John Baymore at River Bend Pottery

River Bend Pottery   © 1995 - 2011 All Rights reserved



an effect on glaze properties.  Without the computer, I probably would not bother with them.


Kiln design is another natural for the computer.  All of the calculations of heat input and loss, orifice sizing and the like can be done quickly by the machine. I have been doing consulting on kilns for the last 12 years and now that I am using the machine to help I can generate a design much more quickly and with more detailed information than was practical by hand.  This gives me more freedom to play with a design, and saves my clients money.  Now I can easily figure out such things as how much heat is lost through and stored in a refractory wall and how long it will take to recover money spent on additional insulation.  These types of calculations take a long time on a pocket calculator.


Computers can control and monitor equipment also.  By adding an interface, you can easily set up a recording pyrometer.  It samples temperature at set time intervals and stores the readings for later recall and graphing.  It is also easy to add an output port to control a contactor which can control the elements on an electric kiln.  This paired with the appropriate software makes a computerized kiln controller.  The software is the hardest part, but as interest develops, it will become available and will allow the studio clayworker to enjoy some of the repeatability which industry has had for years.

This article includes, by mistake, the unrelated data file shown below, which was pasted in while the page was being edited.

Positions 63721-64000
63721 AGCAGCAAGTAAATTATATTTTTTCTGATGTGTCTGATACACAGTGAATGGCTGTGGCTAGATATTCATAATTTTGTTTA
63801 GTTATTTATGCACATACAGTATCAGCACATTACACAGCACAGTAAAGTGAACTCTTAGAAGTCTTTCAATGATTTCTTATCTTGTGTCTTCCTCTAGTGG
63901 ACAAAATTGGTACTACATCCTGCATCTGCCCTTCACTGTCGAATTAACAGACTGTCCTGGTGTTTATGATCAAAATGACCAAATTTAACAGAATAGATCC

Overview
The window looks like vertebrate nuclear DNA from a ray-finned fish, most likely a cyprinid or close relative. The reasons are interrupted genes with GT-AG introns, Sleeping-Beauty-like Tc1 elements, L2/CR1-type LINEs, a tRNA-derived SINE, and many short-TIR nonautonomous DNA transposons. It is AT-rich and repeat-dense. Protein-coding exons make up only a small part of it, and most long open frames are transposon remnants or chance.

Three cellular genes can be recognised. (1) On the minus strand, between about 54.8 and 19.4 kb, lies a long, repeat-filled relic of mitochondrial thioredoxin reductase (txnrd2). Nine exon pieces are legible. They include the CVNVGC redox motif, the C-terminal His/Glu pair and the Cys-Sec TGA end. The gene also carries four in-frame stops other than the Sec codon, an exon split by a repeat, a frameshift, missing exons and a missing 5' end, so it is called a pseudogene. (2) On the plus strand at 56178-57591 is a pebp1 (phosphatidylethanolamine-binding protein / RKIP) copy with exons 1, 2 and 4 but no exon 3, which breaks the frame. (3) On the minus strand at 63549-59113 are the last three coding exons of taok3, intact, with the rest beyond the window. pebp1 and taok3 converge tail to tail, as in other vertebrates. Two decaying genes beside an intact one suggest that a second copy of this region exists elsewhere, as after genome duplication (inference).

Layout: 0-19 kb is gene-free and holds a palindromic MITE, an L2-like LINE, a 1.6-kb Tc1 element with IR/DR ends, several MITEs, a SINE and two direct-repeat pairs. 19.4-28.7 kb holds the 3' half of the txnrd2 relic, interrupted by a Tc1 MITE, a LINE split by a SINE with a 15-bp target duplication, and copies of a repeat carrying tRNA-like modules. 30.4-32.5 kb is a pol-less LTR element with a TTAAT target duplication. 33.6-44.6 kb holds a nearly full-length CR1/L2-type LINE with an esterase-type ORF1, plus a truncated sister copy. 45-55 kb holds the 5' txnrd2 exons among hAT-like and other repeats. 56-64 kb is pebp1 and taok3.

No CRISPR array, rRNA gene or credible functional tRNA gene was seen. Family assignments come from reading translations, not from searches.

Unfortunately, until there is widespread use of computers by potters, applications software for specific ceramics only problems will be hard to find commercially.  There has already been some software published, and more will follow I am sure.  But for a while most will be written by potters for their own use.  You will only need to learn to program if you want software to do something which you cannot find in stock commercial software.  Programming is not hard to learn, but it is time consuming.  I do know potters who have hired professional programmers to write programs for them, but that is an expensive solution to the problem.


I am really looking forward to seeing what artists, potters in particular, will be doing with computers during the next few years.  These machines should have a huge impact on how we live and work.  Soon, we will be able to search and exchange visual information with the same ease as data using computer controlled laser disk technology.  I am sure that photographic slides as a visual medium are going to be replaced very soon with digitized equivalents. The only thing which is certain is that there will be wonderful uses of which we have not yet dreamed.


Computers in the Studio  (continued)